UBC Theses and Dissertations
On the classification of predicates in Nłe?képmx (Thompson River Salish) Howett, Catherine Dawn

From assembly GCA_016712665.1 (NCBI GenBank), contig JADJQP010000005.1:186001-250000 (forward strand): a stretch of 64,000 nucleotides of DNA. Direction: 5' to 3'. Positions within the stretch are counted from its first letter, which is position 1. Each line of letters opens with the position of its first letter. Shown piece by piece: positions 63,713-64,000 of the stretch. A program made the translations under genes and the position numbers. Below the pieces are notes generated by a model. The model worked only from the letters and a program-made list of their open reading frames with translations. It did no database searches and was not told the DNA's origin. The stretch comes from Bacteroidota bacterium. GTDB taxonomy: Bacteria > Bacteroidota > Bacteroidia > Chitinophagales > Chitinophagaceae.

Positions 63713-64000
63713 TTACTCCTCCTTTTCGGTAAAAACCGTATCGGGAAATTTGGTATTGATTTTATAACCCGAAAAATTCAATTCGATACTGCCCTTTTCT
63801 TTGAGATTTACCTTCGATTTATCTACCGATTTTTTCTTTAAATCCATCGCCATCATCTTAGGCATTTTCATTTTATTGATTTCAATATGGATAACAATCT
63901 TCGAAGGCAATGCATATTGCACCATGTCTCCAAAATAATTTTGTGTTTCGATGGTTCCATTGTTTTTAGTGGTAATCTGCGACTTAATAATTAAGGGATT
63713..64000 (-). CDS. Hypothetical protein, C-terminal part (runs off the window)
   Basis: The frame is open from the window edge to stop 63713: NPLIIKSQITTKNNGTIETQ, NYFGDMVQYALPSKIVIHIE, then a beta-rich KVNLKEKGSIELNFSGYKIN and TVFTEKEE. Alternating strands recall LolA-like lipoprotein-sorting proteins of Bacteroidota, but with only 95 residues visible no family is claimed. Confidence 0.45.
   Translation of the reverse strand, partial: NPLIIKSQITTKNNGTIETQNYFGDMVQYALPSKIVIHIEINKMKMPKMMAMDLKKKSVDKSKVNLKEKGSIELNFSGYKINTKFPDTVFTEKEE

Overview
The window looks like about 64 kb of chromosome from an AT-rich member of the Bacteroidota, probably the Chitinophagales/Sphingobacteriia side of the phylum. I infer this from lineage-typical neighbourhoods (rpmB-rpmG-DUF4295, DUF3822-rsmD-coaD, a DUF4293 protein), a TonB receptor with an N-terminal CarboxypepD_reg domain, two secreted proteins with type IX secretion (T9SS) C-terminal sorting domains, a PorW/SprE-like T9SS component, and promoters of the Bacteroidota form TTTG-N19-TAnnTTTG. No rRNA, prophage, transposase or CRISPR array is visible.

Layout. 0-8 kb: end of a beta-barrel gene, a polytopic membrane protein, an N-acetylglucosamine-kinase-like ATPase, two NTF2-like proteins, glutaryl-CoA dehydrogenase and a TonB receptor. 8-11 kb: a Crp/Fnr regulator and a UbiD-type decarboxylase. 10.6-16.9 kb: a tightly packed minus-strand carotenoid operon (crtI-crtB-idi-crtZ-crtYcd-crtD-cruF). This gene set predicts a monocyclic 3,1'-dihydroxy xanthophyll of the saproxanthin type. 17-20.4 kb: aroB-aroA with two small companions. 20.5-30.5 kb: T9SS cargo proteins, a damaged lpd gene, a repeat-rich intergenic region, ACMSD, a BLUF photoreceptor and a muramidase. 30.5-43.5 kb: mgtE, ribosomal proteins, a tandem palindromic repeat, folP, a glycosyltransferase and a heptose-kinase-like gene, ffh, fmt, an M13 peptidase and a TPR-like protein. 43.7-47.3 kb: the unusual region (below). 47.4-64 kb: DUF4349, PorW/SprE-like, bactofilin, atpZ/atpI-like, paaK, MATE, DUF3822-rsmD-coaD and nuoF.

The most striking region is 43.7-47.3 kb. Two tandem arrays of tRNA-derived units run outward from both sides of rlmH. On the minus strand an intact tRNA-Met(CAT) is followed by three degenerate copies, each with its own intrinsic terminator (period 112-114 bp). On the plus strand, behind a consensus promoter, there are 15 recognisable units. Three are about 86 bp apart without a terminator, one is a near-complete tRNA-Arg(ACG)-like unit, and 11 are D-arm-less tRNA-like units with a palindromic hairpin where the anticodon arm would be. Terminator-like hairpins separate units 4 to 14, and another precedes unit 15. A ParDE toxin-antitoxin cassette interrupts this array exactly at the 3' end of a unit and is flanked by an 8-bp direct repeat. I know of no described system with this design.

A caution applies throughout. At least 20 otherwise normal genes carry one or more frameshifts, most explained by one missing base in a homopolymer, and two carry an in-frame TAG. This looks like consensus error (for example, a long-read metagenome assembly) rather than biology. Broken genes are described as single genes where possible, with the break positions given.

In this thesis I discuss the semantic basis of the morphological form of predicates in N+e?képmx, a Northern Interior Salish language. Intransitive and transitive use of roots in Nle7képmx is morphologically marked; intransitives use a set of primary affixes and transitives use a set of transitivizers. I document the behavior of these morpho syntactic affixes with a subset of the predicates of Me?képmx to determine what is optional, what is obligatory and what is blocked. I link this to an analysis of argument structure of predicates and subsequently create a classification of predicate types. I present an overview of the intransitive and transitive morphology of Meképmx in Chapter One. In Chapter Two I discuss current literature regarding the syntactic and semantic diagnostics of unaccusative and unergative verbs. I create a semantic classification of the set of roots, and discuss the behavior of roots with morpho-syntactic affixes to determine the diagnostic potential of the affixes. In Chapter Three I discuss the potential of an intransitive-transitive classification of roots. The data show that there is an unergative and unaccusative distinction in the language, specific aspectual morpho-syntactic diagnostics distinguish unaccusatives and causative and desiderative distinguish unergatives. The traditional analyses of Salish languages as having a majority of unaccusative roots and no underlying transitives is confirmed.